Along with companies, cities and financial institutions, 131 countries have now set or are considering a target of reducing emissions to net zero by mid-century.[3] These net zero targets are an extension of the climate reporting and take into account a trajectory to reduce emissions as much as possible to achieve a 1.50 Celsius world in line with the goals of the Paris Agreement, and then offset remaining emissions by using quality carbon credits.

Taking Action in Australia

There is a lot of discussion in Australia about climate change, and all financial regulators have some degree of climate reporting in their guidelines, although there are no mandatory requirements at the moment. While voluntary reporting is encouraged, it is not leading to the quality and consistency that is essential for investors to be able to integrate climate risks and opportunities into their decision-making. Since climate change is a known risk and is impacting many facets of Australian life – agriculture, housing, coastlines and more – there is an urgent need for consistent reporting. A plan for Australia to adopt mandatory financial disclosure, entitled “Confusion to clarity: A plan for mandatory TCFD-aligned disclosure in Australia, was released in June by major investor networks.[4]

The Australian economy is driven by exports, with coal being very important, especially thermal coal as a fossil fuel used to generate electricity. Emissions from this coal are a major contributor to global warming. Australia needs to focus on transitioning to a low-carbon economy by capitalizing on renewable energy through solar and wind. The country should change its focus on fossil fuels and invest more heavily in renewable energy solutions to be a leader in this area.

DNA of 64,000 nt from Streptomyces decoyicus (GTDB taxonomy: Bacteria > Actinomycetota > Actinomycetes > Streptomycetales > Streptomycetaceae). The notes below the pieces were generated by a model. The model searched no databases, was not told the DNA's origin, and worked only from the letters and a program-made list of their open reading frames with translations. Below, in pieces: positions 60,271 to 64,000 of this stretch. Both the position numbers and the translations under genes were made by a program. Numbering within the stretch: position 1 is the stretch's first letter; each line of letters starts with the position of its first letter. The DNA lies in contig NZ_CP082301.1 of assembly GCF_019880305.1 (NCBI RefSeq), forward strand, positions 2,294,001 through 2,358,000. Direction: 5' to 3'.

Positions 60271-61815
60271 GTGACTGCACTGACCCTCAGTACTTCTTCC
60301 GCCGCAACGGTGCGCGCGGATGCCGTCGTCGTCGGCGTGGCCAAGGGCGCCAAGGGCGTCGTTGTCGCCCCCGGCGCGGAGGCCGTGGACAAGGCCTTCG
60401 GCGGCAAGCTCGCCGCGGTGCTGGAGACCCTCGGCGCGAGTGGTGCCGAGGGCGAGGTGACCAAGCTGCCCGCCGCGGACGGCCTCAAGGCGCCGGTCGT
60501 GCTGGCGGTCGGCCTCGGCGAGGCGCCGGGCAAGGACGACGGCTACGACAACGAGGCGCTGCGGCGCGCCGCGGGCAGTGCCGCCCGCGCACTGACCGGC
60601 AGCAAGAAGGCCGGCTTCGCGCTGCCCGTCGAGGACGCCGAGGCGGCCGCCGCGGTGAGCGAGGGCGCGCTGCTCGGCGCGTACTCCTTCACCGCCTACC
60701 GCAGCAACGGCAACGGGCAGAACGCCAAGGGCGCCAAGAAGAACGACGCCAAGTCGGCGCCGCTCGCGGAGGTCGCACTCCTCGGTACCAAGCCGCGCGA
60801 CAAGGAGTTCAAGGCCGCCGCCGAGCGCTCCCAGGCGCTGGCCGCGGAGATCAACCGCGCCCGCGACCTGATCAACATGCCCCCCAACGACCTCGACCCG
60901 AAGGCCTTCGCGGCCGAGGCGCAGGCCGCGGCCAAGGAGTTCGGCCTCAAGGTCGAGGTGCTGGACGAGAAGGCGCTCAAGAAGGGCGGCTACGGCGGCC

Tools to Help Evaluate ESG Performance

Company ESG scores are a useful measure to evaluate performance. An ESG score is derived from an assessment of those risks that are deemed to be material to an organisation, meaning they can impact the financials. The scores typically involve collecting hundreds, if not thousands, of data points at the organisational level, which are then aggregated. With the S&P Global Corporate Sustainability Assessment (CSA),[5] this results in an overall ESG score and individual E, S and G scores, as well as scores for elements within these three categories. An overall score that is closer to 100 represents a company that has stronger ESG credentials.

Another place to glean important insights is by looking at a TCFD report. While not every company has one available, the bigger companies in Australia do, including the larger banks. As an investor or a stakeholder looking at an organisation through their reporting, it is important to consider two areas of exposure. One is transition risk, which is an earnings risk exposure from a carbon price shock. The other is physical risk, which is exposure to the seven hazards that were mentioned earlier. A more detailed evaluation at the asset level can also be conducted using S&P Global Trucost’s Physical Risk Dataset that contains 2.7 million+ assets mapped to 15,000+ companies.

[1] “Major ESG investment funds outperforming S&P 500 during COVID-19”, S&P Global Market Intelligence, April 2020,

[2] Most ESG funds outperformed S&P 500 in early 2021 as studies debate why, S&P Global Market Intelligence, June 16, 2021,

[3] “For a livable climate: Net-zero commitments must be backed by credible action”, United Nations, as of July 28, 2020,

[4] “Investors release plan to establish mandatory financial disclosure on climate risk in Australia”, The Investor Agenda, June 29, 2021,

[5] The CSA is an annual evaluation of companies’ sustainability practices that presents ESG scores. It covers over 10,000 companies from around the world.

Financial analysis is incomplete if it ignores material ESG factors